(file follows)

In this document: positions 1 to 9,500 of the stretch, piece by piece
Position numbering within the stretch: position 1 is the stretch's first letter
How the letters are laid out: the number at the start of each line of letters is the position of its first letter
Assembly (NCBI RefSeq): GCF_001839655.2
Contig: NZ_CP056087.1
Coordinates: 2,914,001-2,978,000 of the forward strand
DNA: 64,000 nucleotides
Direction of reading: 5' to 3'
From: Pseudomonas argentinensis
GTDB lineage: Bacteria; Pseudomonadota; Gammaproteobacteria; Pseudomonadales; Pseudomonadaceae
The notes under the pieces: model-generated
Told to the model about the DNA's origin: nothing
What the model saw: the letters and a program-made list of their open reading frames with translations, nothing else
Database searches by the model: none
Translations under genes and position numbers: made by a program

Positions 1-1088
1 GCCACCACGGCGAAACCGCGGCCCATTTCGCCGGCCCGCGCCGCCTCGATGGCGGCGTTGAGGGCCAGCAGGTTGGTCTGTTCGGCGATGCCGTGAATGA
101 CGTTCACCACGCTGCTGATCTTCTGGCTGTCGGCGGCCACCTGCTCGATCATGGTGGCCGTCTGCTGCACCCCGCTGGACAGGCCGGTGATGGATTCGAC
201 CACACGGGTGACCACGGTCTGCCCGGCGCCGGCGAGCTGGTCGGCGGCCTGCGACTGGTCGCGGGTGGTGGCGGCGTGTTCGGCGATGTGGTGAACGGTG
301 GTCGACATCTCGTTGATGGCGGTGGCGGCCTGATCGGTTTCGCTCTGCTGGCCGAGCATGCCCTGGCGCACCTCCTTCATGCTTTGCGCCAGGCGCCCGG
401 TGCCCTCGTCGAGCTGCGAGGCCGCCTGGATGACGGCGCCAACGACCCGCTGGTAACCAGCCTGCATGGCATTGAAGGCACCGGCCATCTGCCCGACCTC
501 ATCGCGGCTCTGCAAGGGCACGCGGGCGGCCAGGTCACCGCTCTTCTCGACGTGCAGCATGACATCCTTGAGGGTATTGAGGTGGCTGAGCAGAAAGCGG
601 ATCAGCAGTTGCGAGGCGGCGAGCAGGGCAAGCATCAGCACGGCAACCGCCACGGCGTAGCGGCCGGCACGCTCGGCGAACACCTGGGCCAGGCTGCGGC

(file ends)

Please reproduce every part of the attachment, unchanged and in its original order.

In this document: positions 1 to 9,500 of the stretch, piece by piece
Position numbering within the stretch: position 1 is the stretch's first letter
How the letters are laid out: the number at the start of each line of letters is the position of its first letter
Assembly (NCBI RefSeq): GCF_001839655.2
Contig: NZ_CP056087.1
Coordinates: 2,914,001-2,978,000 of the forward strand
DNA: 64,000 nucleotides
Direction of reading: 5' to 3'
From: Pseudomonas argentinensis
GTDB lineage: Bacteria; Pseudomonadota; Gammaproteobacteria; Pseudomonadales; Pseudomonadaceae
The notes under the pieces: model-generated
Told to the model about the DNA's origin: nothing
What the model saw: the letters and a program-made list of their open reading frames with translations, nothing else
Database searches by the model: none
Translations under genes and position numbers: made by a program

Positions 1-1088
1 GCCACCACGGCGAAACCGCGGCCCATTTCGCCGGCCCGCGCCGCCTCGATGGCGGCGTTGAGGGCCAGCAGGTTGGTCTGTTCGGCGATGCCGTGAATGA
101 CGTTCACCACGCTGCTGATCTTCTGGCTGTCGGCGGCCACCTGCTCGATCATGGTGGCCGTCTGCTGCACCCCGCTGGACAGGCCGGTGATGGATTCGAC
201 CACACGGGTGACCACGGTCTGCCCGGCGCCGGCGAGCTGGTCGGCGGCCTGCGACTGGTCGCGGGTGGTGGCGGCGTGTTCGGCGATGTGGTGAACGGTG
301 GTCGACATCTCGTTGATGGCGGTGGCGGCCTGATCGGTTTCGCTCTGCTGGCCGAGCATGCCCTGGCGCACCTCCTTCATGCTTTGCGCCAGGCGCCCGG
401 TGCCCTCGTCGAGCTGCGAGGCCGCCTGGATGACGGCGCCAACGACCCGCTGGTAACCAGCCTGCATGGCATTGAAGGCACCGGCCATCTGCCCGACCTC
501 ATCGCGGCTCTGCAAGGGCACGCGGGCGGCCAGGTCACCGCTCTTCTCGACGTGCAGCATGACATCCTTGAGGGTATTGAGGTGGCTGAGCAGAAAGCGG
601 ATCAGCAGTTGCGAGGCGGCGAGCAGGGCAAGCATCAGCACGGCAACCGCCACGGCGTAGCGGCCGGCACGCTCGGCGAACACCTGGGCCAGGCTGCGGC